Advice: Can you fall in love again?

Last updated 05:00 23/08/2012

Her husband is depressed and difficult to live with. Should she leave him, or try to stick it out for the sake of their child?

Send your questions to, and remember to include a nickname if you don't want to be identified.

This week's answer comes from Dr Rebecca Jorgensen. San Diego-based Dr Jorgensen is internationally regarded for her expertise in Emotionally Focused Therapy  - a practical, evidence-based approach that has a high success rate with couples. She is coming to New Zealand later this month to provide training in the technique for Relationships Aotearoa counsellors and others.

I am struggling to see the light at the end of the tunnel with my husband. We have been married for about seven years and we have one child.  He is a great father to our son and tells me he loves me often.  However, he suffers from depression and has done so for many years.  He hid his depression from me when we first met and in fact managed to keep it hidden for the first four years we were together.  It has now gotten to the point where we find it difficult to communicate with each other. I do not like spending a lot of time with him as he seems very inward and unable to stay "with it". 

This has caused issues when he looks after our son as he doesn't listen to him either, which is frustrating for a young person. 

The biggest problem now is that I do not love him any more. I am no longer attracted to him and I feel very shallow for feeling this way.  I don't know what I can do to love him again and almost feel like I'm trying to for the sake of our son.

I'm also very frightened of the prospect of separating and how we would emotionally and financially deal with that, not to mention how we would look after our son, who is just about to start school.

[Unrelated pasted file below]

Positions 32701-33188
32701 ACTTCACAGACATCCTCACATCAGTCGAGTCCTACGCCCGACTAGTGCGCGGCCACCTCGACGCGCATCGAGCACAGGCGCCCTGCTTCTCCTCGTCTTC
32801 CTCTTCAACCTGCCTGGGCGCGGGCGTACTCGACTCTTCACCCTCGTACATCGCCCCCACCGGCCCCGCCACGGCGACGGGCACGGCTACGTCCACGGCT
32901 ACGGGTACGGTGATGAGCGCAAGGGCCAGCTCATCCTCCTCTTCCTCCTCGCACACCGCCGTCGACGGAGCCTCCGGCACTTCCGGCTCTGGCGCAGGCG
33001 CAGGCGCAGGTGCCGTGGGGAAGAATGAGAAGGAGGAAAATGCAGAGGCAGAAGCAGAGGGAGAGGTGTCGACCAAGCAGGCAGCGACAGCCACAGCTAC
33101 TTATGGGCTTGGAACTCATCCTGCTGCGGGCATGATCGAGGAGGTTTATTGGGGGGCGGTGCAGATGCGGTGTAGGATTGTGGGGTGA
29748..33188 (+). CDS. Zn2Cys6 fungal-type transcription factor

Is it possible to fall in love again?


It's a very good thing you are considering these important questions and recognise the complexity of the issues at hand for you and your young family. Reaching out for help is one of the best things you can do in your situation. So, I'm really glad you asked.

First, let me say that you are at a time (between five and seven years) many couples experience as difficult. It's one of the predictable rough spots in the life span of a committed relationship that couples who achieve long-term happy marriages must work though. And when one partner is fighting depression that makes this time even more difficult.

Most importantly, let me give you a resounding YES, it is possible to fall in love again.  Let me explain a little more.

Love is an emotional bond. We need experiences of closeness and emotional intimacy to keep the bond strong. When couples get in a pattern of emotional distance the feelings of being in love, close and committed begin to fade.

A pattern of emotional distancing can become established almost without us thinking about it.  Family demands put pressure on us to keep moving and we stop sharing at a more intimate level.  Or, like in your situation, if one partner is struggling with untreated depression, the depression shuts down emotional engagement. The depression, or emotional shut-down in one partner often triggers the other to respond by sharing less, avoiding more and becoming more task focused. Each partner avoids the painful emotion the distance and depression brings into the relationship.